Since the war, Kort has testified in four war-crimes trials and has sketched, from memory, a detailed map of Treblinka 1 that is now at Washington's Holocaust museum. But Kort is in no way locked into the memories of the past. Deeply aware that America has been good to him, he is instead propelled by the thought that he'd just better bounce out there and "do more."


Nathan Shapell's history illustrates two truths about the Holocaust. First, by sharp and courageous use of his wits, a Jew could often greatly improve his chances of surviving. Second, in the end he practically always needed luck as well.

Now 76, Shapell (originally named Schapelski) was the youngest of five children in a family that lived in the western Poland city of Sosnowiec. After the Nazis invaded Poland, though, the father and two of his children scattered, leaving Nathan, then still in his teens, the only male in a household of four. Growing up quickly, he got decent work in the city's sanitation department and also gained the favor of certain German officials by managing to get them scarcities such as textiles and meat. For nearly three years Shapell's standing with these Germans not only kept his family safe but also allowed him repeatedly to help other Jews.

In the summer of 1942, however, Shapell's mother and hundreds of other Sosnowiec Jews were rounded up and incarcerated in a part of the city called Targowa. Frantic but able once more to tap the help of his Germans, Nathan got past Targowa's guards on the pretense that he was going in to survey the sanitation needs of the area. Making his way through crowds of desperate Jews, he finally found his mother, gave her food, and promised her help.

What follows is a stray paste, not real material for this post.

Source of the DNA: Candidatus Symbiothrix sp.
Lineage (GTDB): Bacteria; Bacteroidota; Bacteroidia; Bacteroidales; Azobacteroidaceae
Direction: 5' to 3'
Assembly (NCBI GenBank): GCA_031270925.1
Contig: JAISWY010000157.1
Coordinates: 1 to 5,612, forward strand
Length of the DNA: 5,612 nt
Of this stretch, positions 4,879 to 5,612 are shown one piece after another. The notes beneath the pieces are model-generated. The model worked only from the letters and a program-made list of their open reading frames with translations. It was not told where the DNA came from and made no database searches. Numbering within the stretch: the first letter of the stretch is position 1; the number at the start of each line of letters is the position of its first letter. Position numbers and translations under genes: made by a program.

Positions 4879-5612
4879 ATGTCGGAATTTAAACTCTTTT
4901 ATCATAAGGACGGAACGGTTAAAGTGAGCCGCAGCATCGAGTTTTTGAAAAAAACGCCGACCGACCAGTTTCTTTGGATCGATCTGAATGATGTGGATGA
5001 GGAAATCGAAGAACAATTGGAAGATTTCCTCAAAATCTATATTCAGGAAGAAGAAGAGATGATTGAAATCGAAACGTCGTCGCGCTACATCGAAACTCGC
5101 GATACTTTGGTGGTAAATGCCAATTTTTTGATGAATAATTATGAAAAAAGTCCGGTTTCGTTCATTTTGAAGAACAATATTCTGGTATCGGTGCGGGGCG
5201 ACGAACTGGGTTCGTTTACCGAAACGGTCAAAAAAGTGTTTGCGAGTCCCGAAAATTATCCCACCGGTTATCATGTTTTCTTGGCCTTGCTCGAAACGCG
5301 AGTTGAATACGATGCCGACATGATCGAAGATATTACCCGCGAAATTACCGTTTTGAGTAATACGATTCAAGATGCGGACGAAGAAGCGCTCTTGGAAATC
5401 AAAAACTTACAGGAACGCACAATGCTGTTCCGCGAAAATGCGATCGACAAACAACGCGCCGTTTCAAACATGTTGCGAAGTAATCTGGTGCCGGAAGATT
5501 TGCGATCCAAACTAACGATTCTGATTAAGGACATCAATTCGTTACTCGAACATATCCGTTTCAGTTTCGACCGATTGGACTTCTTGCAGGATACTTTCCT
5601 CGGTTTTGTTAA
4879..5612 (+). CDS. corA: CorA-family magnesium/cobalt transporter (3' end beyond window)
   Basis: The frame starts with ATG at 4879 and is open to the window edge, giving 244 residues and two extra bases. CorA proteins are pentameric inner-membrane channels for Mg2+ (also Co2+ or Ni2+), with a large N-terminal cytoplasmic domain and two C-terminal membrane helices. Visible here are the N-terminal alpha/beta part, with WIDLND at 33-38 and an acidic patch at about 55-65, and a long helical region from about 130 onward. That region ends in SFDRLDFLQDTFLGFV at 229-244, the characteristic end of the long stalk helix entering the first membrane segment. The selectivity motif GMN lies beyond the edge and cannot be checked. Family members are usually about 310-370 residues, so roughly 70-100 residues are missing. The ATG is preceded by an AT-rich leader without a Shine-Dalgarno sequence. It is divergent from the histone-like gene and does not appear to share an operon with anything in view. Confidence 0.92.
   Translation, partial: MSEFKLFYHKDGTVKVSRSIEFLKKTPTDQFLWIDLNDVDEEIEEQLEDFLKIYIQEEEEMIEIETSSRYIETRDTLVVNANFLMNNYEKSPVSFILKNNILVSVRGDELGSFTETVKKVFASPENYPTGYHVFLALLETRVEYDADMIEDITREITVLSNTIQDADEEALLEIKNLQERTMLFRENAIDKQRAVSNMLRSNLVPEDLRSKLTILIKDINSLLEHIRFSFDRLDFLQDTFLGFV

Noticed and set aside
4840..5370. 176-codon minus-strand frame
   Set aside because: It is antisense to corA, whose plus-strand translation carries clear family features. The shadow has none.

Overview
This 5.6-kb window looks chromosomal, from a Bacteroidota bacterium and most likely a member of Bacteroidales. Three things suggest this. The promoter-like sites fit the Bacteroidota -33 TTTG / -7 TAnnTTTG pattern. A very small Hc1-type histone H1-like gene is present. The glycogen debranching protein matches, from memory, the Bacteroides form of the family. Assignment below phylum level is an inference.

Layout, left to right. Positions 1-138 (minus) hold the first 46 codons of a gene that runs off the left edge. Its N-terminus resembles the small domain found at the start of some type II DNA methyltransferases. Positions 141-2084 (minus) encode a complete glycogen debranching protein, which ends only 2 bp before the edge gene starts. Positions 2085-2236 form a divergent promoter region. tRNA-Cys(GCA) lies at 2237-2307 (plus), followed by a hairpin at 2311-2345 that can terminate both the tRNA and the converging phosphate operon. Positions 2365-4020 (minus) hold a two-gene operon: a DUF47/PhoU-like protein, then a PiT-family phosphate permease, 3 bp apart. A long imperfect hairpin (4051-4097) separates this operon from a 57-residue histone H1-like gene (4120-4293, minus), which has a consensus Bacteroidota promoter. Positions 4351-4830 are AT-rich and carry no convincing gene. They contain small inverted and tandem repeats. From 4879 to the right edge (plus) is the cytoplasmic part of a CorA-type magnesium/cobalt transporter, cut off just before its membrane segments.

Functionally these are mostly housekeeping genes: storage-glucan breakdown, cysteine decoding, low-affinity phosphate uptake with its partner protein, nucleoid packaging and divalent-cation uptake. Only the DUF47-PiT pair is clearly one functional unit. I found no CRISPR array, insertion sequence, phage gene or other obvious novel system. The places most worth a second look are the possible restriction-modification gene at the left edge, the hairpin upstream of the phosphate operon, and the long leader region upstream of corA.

But he also realized that the sanitation arm band he wore might be the key to more rescues. Later that day he told the authorities that Targowa's sanitation needs were large, and secured permission to go into the area at least daily with a small crew. Over the next few days, he and his men entered just before a shift change for the guards, with each member of his crew wearing a sanitation arm band--and with a few more arm bands stuffed into Shapell's pocket. These he gave to male prisoners, who each day exited, trying to appear nonchalant, with the crews and their refuse-loaded carts. The discovery of this ruse would almost certainly have meant death for all concerned, but the guards on the new shifts never caught on.

Next Shapell focused on the huge pots of soup that were each day carried into Targowa and later taken out empty. Shapell and his men instead filled them up with small children (warned to total silence) and then boldly carried out the pots, as if they were simply helping with the day's chores. A half-dozen or so children, most thrust at the men by their parents, were rescued that way and released outside the gate. One, a small girl of 5 or 6, looked up from the street where Shapell had set her and said, "Where shall I go?" He answered, "Child, I don't know. Run, run." As he tried to talk about that moment recently, Shapell broke down, unable to finish.